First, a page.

When I purchased my unit in 2007, my Association certified my monthly assessment as $420.14 per month. I later learned that the total Association monthly assessment is $35,674.96. My percentage interest in common expenses is 1.03682 percent, so my monthly payment should be only $369.89. There are no provisions in our master deed or by-laws for any other charges. This information was confirmed by a CPA hired by the Association to perform an audit.
The Association misrepresented a material fact in connection with the sale of real estate being offered to the general public. The CFA does not require proof of intent to mislead, only the capacity to mislead. I relied on the information provided by the Association and have an ascertainable loss inasmuch as I have overpaid each month.
I have approached my Board about the matter, explaining that they must adhere to the Master Deed and that they cannot arbitrarily charge unit owners what they feel is "fair." I have demanded that they correct my monthly assessment, but they have refused. Now I'm planning to sue to get my money back and compel them to adhere to our Master Deed. I'm interested in the CFA because it mandates the reward of treble damages and the recovery of legal fees to a prevailing plaintiff. Since New Jersey follows the American Rule, I'm open to any other routes by which I can recover my legal fees.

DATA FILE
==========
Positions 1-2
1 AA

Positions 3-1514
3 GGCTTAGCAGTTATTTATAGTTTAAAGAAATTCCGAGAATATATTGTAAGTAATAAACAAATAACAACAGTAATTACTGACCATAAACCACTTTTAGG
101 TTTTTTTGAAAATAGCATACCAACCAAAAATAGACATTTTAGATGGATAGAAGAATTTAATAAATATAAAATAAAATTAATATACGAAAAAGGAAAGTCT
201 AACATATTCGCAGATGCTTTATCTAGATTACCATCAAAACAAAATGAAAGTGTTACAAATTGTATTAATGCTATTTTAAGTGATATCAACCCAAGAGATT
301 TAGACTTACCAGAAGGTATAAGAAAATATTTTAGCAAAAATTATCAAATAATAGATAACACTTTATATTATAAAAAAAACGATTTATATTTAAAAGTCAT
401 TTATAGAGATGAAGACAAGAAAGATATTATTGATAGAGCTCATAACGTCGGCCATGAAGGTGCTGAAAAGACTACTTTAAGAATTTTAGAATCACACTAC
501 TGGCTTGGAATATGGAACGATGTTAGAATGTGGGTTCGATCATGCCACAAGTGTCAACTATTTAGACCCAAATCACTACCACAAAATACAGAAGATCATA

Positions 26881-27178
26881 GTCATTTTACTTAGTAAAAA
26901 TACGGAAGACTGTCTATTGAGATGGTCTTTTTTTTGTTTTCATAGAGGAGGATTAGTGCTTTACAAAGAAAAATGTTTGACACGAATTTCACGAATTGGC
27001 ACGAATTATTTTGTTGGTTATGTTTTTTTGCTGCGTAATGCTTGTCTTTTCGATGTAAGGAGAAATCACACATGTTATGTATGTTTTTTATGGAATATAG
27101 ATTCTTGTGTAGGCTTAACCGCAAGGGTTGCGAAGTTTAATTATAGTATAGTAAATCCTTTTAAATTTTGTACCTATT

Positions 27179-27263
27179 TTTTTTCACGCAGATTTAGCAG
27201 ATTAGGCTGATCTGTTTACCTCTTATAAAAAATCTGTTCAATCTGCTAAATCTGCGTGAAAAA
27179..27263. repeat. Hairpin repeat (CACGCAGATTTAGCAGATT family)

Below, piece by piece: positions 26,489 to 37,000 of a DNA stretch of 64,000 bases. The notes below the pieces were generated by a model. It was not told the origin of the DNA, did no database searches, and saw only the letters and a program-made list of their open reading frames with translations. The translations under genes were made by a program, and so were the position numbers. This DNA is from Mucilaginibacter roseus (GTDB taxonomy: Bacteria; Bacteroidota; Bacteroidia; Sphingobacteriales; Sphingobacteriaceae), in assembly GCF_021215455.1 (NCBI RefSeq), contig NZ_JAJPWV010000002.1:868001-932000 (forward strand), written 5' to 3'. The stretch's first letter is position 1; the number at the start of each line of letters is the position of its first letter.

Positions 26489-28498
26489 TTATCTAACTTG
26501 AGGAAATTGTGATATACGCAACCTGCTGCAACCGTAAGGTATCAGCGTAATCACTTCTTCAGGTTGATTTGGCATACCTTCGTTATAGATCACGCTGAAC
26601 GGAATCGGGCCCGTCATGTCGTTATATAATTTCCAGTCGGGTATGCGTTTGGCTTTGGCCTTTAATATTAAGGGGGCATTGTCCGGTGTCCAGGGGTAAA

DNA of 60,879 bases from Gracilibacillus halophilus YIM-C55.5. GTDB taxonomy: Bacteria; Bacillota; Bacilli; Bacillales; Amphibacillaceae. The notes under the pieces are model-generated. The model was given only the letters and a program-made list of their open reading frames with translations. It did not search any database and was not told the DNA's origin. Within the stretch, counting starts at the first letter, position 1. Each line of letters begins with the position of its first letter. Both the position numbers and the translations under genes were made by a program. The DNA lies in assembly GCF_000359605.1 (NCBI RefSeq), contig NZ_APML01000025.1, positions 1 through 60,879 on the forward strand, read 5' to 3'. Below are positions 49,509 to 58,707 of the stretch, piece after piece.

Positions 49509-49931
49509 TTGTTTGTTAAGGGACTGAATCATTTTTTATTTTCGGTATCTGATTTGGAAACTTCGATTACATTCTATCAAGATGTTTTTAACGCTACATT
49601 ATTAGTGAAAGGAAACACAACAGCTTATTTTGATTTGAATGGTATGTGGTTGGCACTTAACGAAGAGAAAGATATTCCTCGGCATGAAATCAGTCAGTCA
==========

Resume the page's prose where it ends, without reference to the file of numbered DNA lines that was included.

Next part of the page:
Real Estate Attorney
In addition to the master deed and bylaws, it may be helpful to look at the public offering statement as well. Without reviewing the relevant documents, it's difficult for an attorney on this website to determine whether the Consumer Fraud Act applies. Consult an attorney in your area who practices consumer protection law. You can also file a complaint with the Office of Consumer Protection (OCP) at http://www.njconsumeraffairs.gov/ocp/. Their response will help you determine whether the Consumer Fraud Act applies in your case.
1 lawyer agrees